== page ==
Sectored caches are cache architectures that store data from multiple sectors of contiguous memory locations within a single line of cache. For example, a two-sectored cache with a 32 bytes cache line would store data from two contiguous memory sectors of 16 bytes each within a single line of cache. A more general description of such sectored caches would be an N-sectored cache, where N could be any positive integer value, storing N sectors per line of cache. Typically, N will equal a small integer power of two. However, the present invention is not intended to be limited to any particular value of N. As will be shown below, values of N larger than one complicate the prefetching slightly and must be explicitly considered. The examples described below use a two-sectored cache. Those of ordinary skill in the art, with the benefit of this disclosure, will understand how embodiments of the present invention can be easily adapted for other values of N. An additional complication to the prefetching is the processing of instructions out-of-order. A technique used in some modern computer architectures is to look ahead and speculatively execute instructions before the instructions would occur in the program sequence. These instructions are speculatively executed in the sense that conditional branching may occur and the out-of-order instruction may not be needed. However, the processing of these out-of-order instructions may affect both the data in the system cache and the RHB, making it more difficult to identify trends. An embodiment of the present invention may be used with a system architecture that processes instructions out-of-order, as well as architectures that do not. The preferred cache size may be adjusted based on how far a particular system looks ahead to process out-of-order instructions.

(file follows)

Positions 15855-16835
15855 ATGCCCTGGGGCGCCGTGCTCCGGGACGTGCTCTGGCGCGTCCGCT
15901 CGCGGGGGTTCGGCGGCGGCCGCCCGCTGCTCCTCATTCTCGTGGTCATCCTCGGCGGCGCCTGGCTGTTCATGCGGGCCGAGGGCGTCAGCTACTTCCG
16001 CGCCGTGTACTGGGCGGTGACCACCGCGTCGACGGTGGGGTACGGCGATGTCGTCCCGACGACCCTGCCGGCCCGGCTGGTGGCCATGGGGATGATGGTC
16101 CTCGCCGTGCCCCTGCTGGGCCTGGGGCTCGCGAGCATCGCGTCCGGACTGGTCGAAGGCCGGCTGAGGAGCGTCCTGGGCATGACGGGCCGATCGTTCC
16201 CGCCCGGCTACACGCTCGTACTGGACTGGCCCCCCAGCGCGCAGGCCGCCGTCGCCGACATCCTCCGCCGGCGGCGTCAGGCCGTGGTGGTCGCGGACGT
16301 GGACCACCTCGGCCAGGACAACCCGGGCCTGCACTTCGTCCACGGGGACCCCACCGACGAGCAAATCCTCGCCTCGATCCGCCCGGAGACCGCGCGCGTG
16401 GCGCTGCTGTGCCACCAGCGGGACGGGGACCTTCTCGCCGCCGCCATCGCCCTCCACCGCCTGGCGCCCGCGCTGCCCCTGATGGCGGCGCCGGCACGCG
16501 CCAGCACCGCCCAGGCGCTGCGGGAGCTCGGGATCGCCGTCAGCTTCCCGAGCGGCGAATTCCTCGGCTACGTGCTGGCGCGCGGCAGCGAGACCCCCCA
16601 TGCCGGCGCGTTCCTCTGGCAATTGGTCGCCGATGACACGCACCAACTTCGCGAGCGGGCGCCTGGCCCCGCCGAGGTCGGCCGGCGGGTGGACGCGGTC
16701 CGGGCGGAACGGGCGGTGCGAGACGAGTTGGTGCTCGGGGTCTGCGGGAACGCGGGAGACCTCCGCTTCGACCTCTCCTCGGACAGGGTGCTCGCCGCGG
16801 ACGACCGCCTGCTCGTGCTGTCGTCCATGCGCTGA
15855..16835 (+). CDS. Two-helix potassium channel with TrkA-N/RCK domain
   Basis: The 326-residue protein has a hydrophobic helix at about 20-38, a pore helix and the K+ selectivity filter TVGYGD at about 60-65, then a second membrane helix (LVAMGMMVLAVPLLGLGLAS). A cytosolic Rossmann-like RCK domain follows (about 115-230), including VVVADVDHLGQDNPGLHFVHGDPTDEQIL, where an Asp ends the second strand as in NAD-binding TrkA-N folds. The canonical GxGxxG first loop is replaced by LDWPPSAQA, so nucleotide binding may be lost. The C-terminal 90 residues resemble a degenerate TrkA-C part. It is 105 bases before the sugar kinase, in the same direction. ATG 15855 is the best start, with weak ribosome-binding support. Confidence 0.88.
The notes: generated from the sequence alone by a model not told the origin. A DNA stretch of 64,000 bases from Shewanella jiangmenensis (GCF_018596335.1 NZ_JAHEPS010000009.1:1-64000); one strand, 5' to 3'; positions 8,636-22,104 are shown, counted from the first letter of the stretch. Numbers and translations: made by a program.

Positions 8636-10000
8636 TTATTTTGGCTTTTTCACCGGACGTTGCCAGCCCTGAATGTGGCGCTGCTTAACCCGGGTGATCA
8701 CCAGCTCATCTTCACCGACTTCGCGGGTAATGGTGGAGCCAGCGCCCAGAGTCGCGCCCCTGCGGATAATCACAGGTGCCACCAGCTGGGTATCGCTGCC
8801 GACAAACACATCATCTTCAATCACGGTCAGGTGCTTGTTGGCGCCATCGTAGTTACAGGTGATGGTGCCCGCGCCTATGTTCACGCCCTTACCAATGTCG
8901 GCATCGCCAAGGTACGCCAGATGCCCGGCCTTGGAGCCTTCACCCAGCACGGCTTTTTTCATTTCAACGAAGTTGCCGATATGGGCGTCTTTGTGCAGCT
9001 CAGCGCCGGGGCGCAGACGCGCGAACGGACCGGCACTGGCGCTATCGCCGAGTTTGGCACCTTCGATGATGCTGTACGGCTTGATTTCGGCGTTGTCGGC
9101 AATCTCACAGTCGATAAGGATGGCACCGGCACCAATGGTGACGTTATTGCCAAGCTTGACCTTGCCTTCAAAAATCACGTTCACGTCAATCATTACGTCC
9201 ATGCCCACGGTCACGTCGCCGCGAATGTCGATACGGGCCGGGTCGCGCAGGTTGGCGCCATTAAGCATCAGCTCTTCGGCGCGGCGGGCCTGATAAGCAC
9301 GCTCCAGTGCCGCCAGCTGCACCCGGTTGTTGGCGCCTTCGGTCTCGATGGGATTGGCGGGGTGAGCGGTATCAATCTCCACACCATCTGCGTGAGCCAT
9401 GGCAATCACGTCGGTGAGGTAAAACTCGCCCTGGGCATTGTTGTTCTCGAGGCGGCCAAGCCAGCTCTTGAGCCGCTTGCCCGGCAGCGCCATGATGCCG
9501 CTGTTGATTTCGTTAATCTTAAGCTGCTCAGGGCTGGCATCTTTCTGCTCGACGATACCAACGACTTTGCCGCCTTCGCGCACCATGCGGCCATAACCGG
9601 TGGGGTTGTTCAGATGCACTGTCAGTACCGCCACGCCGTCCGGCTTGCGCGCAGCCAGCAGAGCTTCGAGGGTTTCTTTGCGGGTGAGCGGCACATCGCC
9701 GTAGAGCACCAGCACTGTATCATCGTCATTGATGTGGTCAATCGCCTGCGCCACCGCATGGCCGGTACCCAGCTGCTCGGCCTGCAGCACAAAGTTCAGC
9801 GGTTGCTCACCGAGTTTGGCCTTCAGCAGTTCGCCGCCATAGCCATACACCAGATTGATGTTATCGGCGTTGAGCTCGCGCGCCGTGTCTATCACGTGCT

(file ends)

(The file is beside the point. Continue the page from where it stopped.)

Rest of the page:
The RHB, unlike prefetch cache 2, does not store data from memory. Rather, RHB flags whether or not data from a particular sector has been retrieved. The format of the RHB follows from that of the prefetch cache 2. A RHB for use with an N-sector prefetch cache will typically have N flags, or data fields, in addition to an address tag field. The flags in the RHB may be a single bit.
The present disclosure will largely ignore cache management details such as validity bits, selecting optimal cache sizes, and writing cache data back to memory, as such issues are known to those of ordinary skill in the art and the present invention is not intended to be limited to any particular cache organization.
Note that RHB 8 which is to be used with a two-sectored cache, has two (single bit) data entries per line in
The notation used in
The device that prefetches data from memory may be called the “prefetcher”. The device that works in coordination with the prefetcher to set bits in data fields 10 and 12 of RHB 8 may be called the “prefetch control unit”.
Next, as shown in
The process illustrated in
In the process illustrated in
An embodiment of the present invention uses larger prefetch cache 2 size (32 cache lines) than the associated RHB 8 size (8 or 16 entries) where the prefetch cache 2 is fully-associative and employs a least-recently used replacement policy. Such a differential sizing may eliminate the need to coordinate cache replacement between prefetch cache 2 and RHB 8.
The present invention may be implemented in software or firmware, as well as in programmable gate array devices, ASICs and other hardware.
Although various embodiments are specifically illustrated and described herein, it will be appreciated that modifications and variations of the present invention are covered by the above teachings and within the purview of the appended claims without departing from the spirit and intended scope of the invention. Moreover, the present invention applies to a broad range of computer architectures, and is therefore a general approach that includes a broad range of specific implementations.
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|U.S. Classification||711/137, 711/E12.057, 711/134, 711/213, 712/207|
|Cooperative Classification||G06F2212/6026, G06F12/0862|
|Apr 22, 2009||FPAY||Fee payment|
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|Jun 9, 2017||REMI||Maintenance fee reminder mailed|